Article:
|by Susanna Monroney Luddy|
With the vast buildup of telecom, Internet, and software businesses in and around Washington, people arecalling the D.C. area the “Silicon Valley of the East Coast.” Leading real-estate agents in D.C.,Virginia, and Maryland agree that the impact on the housing market is enormous. Judy Lewis of theGeorgetown office of Pardoe/ERA explains that such an “influx of successful business people has dramaticconsequences on all aspects of the economy in this area and particu-larly on real estate.”
The growth of technology is transform-ing the landscape of Washington business. The Marriotts andthe Hechingers are the success stories of yesterday. And after losing control of his familybusiness, Herbert Haft is making his comeback in cyberspace with Healthquick.com, a deep-discounthealthcare business on the Internet. Even our sports teams are being taken over by techies. TedLeonsis, President and CEO of AOL Studios, is a majority owner of the Washington Capitals, and aminority owner of the Washington Wizards.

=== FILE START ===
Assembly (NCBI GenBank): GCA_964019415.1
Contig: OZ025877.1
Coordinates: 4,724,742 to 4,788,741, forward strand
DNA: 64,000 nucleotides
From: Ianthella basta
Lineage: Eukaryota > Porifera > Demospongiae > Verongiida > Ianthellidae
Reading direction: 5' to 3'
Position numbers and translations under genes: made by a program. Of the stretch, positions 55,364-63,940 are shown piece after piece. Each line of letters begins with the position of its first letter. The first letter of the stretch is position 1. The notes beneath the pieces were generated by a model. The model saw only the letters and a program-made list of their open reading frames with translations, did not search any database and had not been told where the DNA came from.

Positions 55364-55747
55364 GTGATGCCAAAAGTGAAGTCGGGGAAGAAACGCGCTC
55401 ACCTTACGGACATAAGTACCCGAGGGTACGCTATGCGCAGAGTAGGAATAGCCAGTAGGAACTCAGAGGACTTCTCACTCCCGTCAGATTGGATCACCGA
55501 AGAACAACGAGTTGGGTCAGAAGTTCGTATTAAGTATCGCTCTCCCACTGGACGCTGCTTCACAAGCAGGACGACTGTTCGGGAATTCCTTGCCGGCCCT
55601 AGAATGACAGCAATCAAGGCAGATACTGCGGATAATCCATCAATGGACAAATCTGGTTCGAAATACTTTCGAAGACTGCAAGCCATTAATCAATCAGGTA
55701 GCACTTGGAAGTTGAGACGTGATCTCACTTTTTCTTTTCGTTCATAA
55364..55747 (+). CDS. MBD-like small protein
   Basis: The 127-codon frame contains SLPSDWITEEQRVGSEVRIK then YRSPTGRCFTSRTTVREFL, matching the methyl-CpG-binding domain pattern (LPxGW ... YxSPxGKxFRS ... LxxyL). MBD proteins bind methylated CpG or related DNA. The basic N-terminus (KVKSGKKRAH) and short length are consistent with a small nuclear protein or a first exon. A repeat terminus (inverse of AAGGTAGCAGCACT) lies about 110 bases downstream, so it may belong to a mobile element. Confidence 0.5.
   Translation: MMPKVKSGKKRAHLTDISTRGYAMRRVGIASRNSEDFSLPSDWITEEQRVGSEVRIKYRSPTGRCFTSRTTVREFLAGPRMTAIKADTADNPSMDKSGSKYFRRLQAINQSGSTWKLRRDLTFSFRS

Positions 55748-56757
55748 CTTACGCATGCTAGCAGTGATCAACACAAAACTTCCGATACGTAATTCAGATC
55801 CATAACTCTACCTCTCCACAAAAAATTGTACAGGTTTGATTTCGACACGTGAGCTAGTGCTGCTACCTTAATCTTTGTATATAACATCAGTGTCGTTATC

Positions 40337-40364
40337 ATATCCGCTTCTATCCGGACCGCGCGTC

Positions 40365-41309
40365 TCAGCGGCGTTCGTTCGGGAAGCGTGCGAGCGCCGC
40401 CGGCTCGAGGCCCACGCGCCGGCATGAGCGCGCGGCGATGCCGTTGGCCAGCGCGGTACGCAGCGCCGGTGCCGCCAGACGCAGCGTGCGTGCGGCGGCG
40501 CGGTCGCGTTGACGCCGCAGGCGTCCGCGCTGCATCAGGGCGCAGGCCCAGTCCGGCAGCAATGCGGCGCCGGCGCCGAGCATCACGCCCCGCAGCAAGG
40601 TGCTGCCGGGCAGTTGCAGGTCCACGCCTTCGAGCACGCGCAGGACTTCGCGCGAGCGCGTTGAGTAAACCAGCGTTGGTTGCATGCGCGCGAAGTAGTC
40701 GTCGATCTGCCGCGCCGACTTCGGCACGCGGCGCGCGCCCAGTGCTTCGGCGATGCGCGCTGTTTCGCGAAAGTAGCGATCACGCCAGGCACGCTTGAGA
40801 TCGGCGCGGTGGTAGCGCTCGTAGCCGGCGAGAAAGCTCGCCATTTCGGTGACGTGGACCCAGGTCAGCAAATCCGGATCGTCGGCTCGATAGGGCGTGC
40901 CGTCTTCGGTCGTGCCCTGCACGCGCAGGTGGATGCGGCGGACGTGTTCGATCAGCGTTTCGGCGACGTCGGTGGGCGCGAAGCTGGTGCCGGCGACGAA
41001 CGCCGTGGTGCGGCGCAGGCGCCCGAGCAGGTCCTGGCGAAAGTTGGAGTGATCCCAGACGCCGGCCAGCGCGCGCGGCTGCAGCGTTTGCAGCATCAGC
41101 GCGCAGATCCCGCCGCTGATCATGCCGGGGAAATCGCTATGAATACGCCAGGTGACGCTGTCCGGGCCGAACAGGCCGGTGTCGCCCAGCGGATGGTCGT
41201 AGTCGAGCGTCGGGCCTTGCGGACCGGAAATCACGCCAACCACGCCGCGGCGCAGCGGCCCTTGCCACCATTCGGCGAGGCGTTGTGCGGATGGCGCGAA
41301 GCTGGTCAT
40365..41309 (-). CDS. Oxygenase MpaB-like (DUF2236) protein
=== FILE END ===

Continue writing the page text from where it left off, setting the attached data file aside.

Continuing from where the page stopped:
Leonsis and the many tech entrepreneurs flooding the area have been playing a big role in the real-estatemarket as well. Last year, Leonsis bought a home in McLean for $4,235,000. The10,000-square-foot Georgian-style home, designed and built by Walter Lynch, was SouthernAccents magazine’s annual show house.
Sue Huckaby of Weichert Realtors in McLean, the listing agent of Ted Leonsis’ new home, points outthat the tech-related businesses are not just bringing great wealth into the area, but also addi-tionalbusinesses. For example, law firms are mov-ing their flagship offices to Tyson’s Corner and thesurrounding areas, in order to service the “Silicon Valley of the East.” Even old guard Washington lawfirm Patton Boggs is opening a Tyson’s office.